The European Central Bank held interest rates steady as expected on Thursday for the 17th month in a row, uncertain about how resilient the euro zone economy will prove to a strong currency and high oil prices.
Separately, the Bank of England also left its key interest rate unchanged at 4.75 percent.
It was the third month in a row that the bank’s Monetary Policy Committee has left the rate unchanged. The decision was widely expected following indications that Britain’s economy has slowed.
The decision by the ECB buys the central bank more time to gauge whether the 55 percent surge in crude oil prices this year is driving up underlying inflation or whether euro zone recovery is running into strong headwinds that should hold inflation in check.
For the 12-nation euro zone, rates this low are extremely stimulative. The economy is expanding at roughly a 2 percent annual rate with inflation at 2.5 percent in October, which means that short-term money is basically free.
Given so much cheap cash, analysts said they will listen closely for any heightened ECB concern over inflationary risks. But the ECB's rhetoric last month of "strong vigilance" may moderate somewhat in the face of euro strength, since this offsets some of the inflation pain for imported goods, notably oil.
But there is a flip side. Deutsche Bank calculates that if the euro's 3 percent rise over the past few months is sustained, it will damage exports enough to shave 0.5 percent off euro zone growth in the coming year, throwing doubts over the robustness of the recovery.
That would be unwelcome for an economy that remains too weak to reduce 9 percent unemployment or revive lacklustre consumer spending. In the euro zone's largest economy, Germany, joblessness rose to a six-year high last month and a weak manufacturing report in October showed the labour market outlook was worsening.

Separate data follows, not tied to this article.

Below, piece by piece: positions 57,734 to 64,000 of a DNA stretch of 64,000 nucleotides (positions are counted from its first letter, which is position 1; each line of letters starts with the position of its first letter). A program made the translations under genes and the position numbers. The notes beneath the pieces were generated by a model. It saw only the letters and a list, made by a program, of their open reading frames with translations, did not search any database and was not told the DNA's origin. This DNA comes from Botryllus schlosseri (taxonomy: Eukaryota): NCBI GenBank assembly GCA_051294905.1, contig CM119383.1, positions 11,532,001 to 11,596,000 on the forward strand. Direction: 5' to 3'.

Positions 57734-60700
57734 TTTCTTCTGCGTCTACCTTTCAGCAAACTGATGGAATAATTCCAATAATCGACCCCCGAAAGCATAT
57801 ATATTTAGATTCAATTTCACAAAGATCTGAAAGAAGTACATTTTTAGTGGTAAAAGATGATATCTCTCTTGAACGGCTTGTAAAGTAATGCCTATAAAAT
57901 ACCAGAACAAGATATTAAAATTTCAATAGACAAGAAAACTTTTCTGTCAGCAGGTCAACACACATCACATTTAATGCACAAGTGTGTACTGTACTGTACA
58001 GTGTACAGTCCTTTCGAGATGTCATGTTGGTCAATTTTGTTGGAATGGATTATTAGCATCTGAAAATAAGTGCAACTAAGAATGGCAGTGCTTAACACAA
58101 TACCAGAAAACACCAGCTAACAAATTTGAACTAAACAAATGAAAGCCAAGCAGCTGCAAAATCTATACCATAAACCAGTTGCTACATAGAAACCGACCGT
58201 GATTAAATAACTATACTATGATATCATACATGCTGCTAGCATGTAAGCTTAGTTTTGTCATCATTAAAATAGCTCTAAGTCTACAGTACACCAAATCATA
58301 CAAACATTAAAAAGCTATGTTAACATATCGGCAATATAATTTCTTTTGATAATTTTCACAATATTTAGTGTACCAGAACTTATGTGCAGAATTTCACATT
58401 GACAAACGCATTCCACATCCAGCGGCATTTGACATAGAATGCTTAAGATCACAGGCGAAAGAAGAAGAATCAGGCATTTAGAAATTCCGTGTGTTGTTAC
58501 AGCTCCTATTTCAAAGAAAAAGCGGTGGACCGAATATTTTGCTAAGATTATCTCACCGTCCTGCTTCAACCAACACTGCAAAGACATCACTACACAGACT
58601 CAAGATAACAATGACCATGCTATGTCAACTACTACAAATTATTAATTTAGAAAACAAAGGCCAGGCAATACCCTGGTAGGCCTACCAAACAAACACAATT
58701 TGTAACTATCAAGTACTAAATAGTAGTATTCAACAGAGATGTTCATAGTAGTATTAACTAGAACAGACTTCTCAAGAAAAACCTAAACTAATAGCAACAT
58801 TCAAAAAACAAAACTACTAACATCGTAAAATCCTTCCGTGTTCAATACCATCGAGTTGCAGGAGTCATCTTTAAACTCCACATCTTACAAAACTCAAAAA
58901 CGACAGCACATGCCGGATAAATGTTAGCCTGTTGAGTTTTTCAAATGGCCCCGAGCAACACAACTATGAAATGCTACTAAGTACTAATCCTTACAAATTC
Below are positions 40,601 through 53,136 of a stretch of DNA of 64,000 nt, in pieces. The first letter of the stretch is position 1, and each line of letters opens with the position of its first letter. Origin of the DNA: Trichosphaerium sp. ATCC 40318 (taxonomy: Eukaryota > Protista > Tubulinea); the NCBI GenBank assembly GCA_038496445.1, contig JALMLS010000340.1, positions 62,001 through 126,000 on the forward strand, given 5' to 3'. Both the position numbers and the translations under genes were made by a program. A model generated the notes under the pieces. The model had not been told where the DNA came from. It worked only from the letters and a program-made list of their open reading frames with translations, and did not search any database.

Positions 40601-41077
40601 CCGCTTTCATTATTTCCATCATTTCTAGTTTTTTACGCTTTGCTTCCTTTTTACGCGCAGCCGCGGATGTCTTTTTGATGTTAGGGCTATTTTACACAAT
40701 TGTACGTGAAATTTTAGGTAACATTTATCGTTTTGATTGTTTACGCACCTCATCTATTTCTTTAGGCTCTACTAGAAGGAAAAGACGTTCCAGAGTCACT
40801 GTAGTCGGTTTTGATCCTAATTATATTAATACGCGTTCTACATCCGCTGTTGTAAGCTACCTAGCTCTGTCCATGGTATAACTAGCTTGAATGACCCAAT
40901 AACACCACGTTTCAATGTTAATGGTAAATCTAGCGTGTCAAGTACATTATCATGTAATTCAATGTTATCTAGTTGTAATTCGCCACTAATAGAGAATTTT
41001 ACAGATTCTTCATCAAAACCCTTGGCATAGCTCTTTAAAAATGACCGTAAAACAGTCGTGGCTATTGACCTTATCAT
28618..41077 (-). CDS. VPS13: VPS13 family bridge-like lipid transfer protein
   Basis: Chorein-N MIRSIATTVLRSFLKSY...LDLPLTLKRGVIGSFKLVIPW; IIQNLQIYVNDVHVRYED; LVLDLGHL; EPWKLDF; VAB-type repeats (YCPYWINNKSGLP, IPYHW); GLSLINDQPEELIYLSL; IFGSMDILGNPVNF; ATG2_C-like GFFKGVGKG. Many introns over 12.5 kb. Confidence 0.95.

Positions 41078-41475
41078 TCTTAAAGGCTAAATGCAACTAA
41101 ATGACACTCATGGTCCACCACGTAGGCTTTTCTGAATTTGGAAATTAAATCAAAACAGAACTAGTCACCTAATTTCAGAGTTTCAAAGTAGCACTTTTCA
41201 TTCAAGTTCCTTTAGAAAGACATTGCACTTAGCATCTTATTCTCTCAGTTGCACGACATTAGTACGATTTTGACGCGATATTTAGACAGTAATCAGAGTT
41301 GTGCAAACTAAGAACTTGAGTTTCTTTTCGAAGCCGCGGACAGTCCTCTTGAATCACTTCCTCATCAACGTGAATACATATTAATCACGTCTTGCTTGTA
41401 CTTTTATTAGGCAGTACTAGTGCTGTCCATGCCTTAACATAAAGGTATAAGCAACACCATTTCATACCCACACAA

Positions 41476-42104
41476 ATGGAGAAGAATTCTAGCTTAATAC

So far ECB policymakers have sounded no alarms on the euro.
Executive Board member Jose Manual Gonzalez-Paramo said he was "not at all" concerned and the Bundesbank's Axel Weber said the euro, which was trading on Thursday at 8-1/2 month highs at $1.2858 -- within one cent of its record high -- "has only been a minor effect".
Analysts say the monetary tightening effects of euro strength give another reason for the ECB to delay a rate hike.
"The inflation benefits of the euro rise and caution on the growth outlook in the face of the headwinds should see the ECB holding off from tightening rates until the second half of 2005," said Mark Wall, Deutsche's senior European economist.
Euribor futures likewise do not fully factor in an ECB rate hike until the third quarter of 2005. A Reuters poll last week also showed market analysts are starting to push back the timing of a rate hike toward mid year.
As long as no second-round inflationary effects show through -- where high oil prices and masses of cheap money feed into broader price pressures -- analysts see the ECB in no rush to raise rates until growth is on firmer ground.
German industrial orders fell unexpectedly in September by 0.2 percent from the previous month on weak domestic demand. But a wage freeze until 2007 at Volkswagen was further evidence that the medium-term inflation prospects look benign.